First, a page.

Volkswagen, having proven with its remarkable, record-breaking ID.R that - yep - batteries in racing cars is a good thing, is going to take on some of the toughest off-road racing terrain in the world with a modified electric ID.4 SUV.
1,700km off-road race
Driven by professional racer and Volkswagen brand ambassador (and former Top gear America host) Tanner Foust and managed by Tanner Foust Racing, the Rhys Millen Racing-modified rear-wheel-drive ID.4 1st Edition model will run its stock powertrain and 82kWh battery pack with a modified off-road suspension and racing interior for the 1,770km (1,100-mile) National Off-Road Racing Association (NORRA) Mexican 1000 race. Taking place from the 25th to 29th of April, the event uses much of the same territory as the legendary, car-braking, Baja 1000 race.
"It's exciting to be part of an ambitious challenge like this that pushes the limits of electric vehicles," said Foust. "We've learned a lot about the capabilities of the Volkswagen electric vehicle hardware in an environment that's tough for any vehicle, and it's performed well beyond our expectations."
Given that cacti and desert rocks don't tend to come with charging points, Volkswagen will bring along a portable 50kWh charger for the car, which runs on renewable biofuel. Thanks to Covid, the race isn't run in a point-to-point fashion, but rather does big loops out into the desert and back, making the layout ideal for a long-ranged electric racer.
Showroom standard battery and motor
While the ID.4 will be basically showroom-standard in terms of its battery and motor, the Foust team has modified it to protect some of its more vulnerable bits, as well as stripping needless weight out of the cabin, and adding a roll cage, safety racing seats and supplemental screens for key data like battery temperature.
The suspension has been modified, too, with rally-style coil-over struts, and chunkier tubular control arms. The radiator which helps to cool the battery pack has been moved, both to protect it and to allow for a sharper approach angle on the nose, and the underside of the ID.4 is peppered with hefty 3/8th-inch steel bash panels. Oh, and the standard 19-inch alloys have been swapped out for 18-inch rims, which work better with the off-road racing tyres.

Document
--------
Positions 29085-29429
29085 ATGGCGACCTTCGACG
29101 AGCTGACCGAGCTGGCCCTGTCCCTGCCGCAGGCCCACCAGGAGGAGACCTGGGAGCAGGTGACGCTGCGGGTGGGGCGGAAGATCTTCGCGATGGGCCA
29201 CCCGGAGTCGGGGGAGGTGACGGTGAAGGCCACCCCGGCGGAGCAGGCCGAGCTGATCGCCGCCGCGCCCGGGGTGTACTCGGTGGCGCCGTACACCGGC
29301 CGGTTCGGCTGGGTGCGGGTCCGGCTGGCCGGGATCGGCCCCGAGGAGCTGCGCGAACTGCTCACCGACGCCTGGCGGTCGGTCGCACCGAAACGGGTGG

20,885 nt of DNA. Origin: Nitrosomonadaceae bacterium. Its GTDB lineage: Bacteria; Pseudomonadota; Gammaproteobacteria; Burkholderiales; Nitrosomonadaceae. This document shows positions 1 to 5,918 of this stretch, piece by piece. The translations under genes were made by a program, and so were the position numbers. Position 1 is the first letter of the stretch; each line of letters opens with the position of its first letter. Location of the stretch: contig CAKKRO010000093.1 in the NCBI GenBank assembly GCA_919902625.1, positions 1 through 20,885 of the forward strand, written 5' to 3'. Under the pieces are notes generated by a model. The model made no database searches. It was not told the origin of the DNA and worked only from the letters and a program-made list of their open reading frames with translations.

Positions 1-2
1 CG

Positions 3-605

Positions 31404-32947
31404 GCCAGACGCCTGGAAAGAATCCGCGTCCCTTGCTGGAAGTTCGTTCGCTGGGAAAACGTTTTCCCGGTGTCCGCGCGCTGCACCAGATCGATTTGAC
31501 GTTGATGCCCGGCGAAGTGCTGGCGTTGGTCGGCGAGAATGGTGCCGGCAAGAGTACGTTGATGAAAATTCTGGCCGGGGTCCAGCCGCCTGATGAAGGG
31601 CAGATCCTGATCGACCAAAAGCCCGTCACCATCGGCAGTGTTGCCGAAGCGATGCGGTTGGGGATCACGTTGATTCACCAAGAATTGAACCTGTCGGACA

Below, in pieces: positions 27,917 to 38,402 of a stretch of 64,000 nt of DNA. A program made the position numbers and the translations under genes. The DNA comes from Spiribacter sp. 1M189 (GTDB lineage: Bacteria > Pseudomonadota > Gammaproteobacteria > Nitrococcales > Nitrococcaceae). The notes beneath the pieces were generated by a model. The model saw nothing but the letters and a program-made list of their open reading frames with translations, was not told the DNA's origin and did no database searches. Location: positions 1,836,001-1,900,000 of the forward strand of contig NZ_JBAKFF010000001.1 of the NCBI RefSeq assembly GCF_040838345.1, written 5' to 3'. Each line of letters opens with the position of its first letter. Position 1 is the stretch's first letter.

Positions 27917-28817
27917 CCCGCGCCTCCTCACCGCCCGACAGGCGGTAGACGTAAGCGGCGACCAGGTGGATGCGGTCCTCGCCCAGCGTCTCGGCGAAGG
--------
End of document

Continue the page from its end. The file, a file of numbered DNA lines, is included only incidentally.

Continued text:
Hilariously, Foust has said that - along with co-driver; writer and off-road racer Emme Hall - the ID.4 races best when it's left in its standard road-going settings; with traction control and the "B" level battery-regeneration setting engaged. Apparently, the instant-torque nature of the 204hp electric motor makes it ideal for hauling through rough ground.
Finding the right driving style
"We worked closely with Volkswagen engineers to find the right driving style for various types of terrain that could hit the balance of speed and battery consumption," Foust said. "It's early days for competing with electric vehicles, but we already have several ideas of what we'd like to do next year."
"It takes great confidence and preparation to present a stock-based vehicle to the starting line of a race like this, especially an electric one like the ID.4," said vehicle preparer Rhys Millen. "We've been pleasantly surprised at how well the ID.4 has taken to the terrain."
Volkswagen, of course, has form in US off-road racing. Back in the sixties, heavily modified Beetles became so common in such events that they spawned a whole genre of cars, and even a Hot Wheels toy; the Baja Bug. Maybe the ID.4 might kick off a renewal of that trend? Will VW start building a rival to the Ariel Nomad? We can but hope...